The Right Reverend Truegood was coming to dinner.
Thea, having never met the man, had a few misgivings, but rose to the occasion. She planned on making her special meatloaf. Porpoise, though, Porpoise was livid. In the first place, the man made his skin crawl. In the second place, he had made plans to go bowling with his uncle. Brian had even given permission, then reneged, saying that the boy’s place was at home that night.
Thea was more understanding. “I’ll just call and invite Woody to dinner, too,” she told her son.
“Dad won’t like it,” Porpoise said, scowling.
“I’ll handle your dad,” Thea said. “Who knows? He might like the idea!”
Porpoise snorted. “Uncle Woody won’t want to come,” he insisted.
“Oh, quit worrying, he’ll want to come, trust me.”
“Hello? Mom? Uncle Woody is gay! He’s a “homosensual” headed straight to hell as the Reverend puts it.”
Thea laughed, then looked thoughtful. “Could be a very interesting night,” she said.
The Right Reverend Truegood set the tone for the evening by showing up half an hour early, as he always did when invited into a parishioner’s home “to catch them being themselves.”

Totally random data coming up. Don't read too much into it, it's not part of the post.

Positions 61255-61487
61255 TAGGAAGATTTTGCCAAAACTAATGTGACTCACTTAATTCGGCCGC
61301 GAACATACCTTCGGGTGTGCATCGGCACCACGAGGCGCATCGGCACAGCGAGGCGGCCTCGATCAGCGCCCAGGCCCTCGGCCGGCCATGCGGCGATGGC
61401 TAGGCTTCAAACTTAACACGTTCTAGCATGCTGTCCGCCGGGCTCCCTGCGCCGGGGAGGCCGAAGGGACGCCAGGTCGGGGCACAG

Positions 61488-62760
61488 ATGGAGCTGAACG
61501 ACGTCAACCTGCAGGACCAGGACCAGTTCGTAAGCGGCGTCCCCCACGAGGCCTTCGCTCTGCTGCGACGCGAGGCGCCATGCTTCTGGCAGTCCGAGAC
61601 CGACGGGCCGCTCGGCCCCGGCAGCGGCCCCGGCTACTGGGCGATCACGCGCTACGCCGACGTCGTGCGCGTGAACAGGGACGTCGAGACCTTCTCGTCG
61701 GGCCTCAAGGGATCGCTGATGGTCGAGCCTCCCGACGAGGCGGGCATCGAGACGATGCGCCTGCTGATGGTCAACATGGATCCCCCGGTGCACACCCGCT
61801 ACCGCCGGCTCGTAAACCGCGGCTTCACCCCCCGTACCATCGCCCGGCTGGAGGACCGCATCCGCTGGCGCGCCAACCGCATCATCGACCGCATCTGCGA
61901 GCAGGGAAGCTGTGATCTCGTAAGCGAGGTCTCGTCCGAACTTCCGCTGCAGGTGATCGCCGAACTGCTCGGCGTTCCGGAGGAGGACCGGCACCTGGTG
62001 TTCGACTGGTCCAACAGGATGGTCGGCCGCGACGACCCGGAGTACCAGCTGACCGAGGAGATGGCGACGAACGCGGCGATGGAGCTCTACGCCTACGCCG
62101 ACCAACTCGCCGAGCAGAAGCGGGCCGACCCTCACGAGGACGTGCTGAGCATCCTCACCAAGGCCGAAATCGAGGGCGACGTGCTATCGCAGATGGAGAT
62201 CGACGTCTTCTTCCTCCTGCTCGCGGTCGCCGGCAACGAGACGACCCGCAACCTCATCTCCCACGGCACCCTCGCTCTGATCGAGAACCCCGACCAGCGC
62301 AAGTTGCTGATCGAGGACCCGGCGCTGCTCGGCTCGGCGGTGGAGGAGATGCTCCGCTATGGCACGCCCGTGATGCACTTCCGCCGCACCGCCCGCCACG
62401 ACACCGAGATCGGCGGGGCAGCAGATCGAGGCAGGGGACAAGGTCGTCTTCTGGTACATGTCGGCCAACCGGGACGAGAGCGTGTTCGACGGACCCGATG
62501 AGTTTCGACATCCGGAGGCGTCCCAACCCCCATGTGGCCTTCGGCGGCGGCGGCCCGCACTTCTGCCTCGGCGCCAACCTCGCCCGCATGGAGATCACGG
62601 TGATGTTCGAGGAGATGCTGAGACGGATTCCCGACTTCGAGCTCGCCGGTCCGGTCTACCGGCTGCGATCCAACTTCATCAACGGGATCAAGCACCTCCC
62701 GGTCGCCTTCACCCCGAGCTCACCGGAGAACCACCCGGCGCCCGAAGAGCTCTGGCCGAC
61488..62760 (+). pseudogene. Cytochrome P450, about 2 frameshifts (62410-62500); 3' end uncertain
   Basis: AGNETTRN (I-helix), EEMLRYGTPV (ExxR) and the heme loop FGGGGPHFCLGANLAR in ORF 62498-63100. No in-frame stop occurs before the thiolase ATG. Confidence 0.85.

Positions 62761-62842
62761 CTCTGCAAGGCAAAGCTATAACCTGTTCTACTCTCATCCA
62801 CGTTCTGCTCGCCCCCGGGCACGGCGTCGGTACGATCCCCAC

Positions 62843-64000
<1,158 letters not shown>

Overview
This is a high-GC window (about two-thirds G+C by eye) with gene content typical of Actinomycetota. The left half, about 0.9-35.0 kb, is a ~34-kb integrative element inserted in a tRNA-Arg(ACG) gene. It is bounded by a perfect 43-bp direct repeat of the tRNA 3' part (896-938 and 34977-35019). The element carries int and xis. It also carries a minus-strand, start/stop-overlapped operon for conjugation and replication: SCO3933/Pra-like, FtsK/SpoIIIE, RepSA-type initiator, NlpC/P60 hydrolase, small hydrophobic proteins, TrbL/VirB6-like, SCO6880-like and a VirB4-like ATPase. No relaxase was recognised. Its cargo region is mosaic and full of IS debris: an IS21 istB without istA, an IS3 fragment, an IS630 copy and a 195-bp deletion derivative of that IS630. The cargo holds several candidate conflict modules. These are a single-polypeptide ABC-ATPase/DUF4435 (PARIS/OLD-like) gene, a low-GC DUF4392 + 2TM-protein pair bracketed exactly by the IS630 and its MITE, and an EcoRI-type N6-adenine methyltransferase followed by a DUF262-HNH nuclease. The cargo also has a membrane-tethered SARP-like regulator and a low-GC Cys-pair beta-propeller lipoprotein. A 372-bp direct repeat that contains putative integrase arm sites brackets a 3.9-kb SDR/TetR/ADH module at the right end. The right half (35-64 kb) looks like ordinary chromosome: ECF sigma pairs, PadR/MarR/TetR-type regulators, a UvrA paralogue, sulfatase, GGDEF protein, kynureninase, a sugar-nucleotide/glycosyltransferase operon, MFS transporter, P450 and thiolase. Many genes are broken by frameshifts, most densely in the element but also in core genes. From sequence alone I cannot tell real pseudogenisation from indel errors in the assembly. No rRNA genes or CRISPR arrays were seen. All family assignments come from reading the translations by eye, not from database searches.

Porpoise, hair still damp from the shower, answered the door.
“Uh … Reverend, you’re here,” he said.
“Of course I am, son!” Truegood boomed as he brushed past the boy. “My, my, what a fine home you folks have.”
Flummoxed, Porpoise stood by the open door as Truegood strode into the living room, looking high and low as if he were planning on buying the place. He had picked up several knicknacks, turning them over then setting them down, before the boy recovered and followed him inside. He noted that Truegood had dressed up for the occasion by wearing high-water green plaid polyester slacks and an unstained white golf shirt. His socks, in scuffed brown loafers, matched his shirt.
“My mom is probably in the kitchen … not sure where my dad is,” Porpoise said, wishing they’d appear. “You’re awful early.”
“Early bird catches the worm, my boy!” Truegood bellowed as he plunked himself down on Brian McAllister’s favorite chair.
Porpoise wondered if the man ever spoke any softer. Truegood settled back into the chair, hands behind his head, elbows high, as if he were settling in for a nap.
“Where’s your manners, boy,” he said. “You have any libations?”
“Liba … oh, you mean like something to drink?”
Truegood chuckled. “Yeah, like something to drink.”
“Well, we always have lemonade, I’m pretty sure there’s coffee … water, of course,” Porpoise began.
“Nothing stronger?” Truegood looked sly.
“Stronger … like beer and stuff?” Porpoise was surprised. The Reverend was forever going on about the evils of drink. “No sir. I mean, we used to, but Dad poured it down the sink. He had whiskey I think.”
The Reverend frowned and licked his lips. He startled a bit when the doorbell rang. “Who might that be?”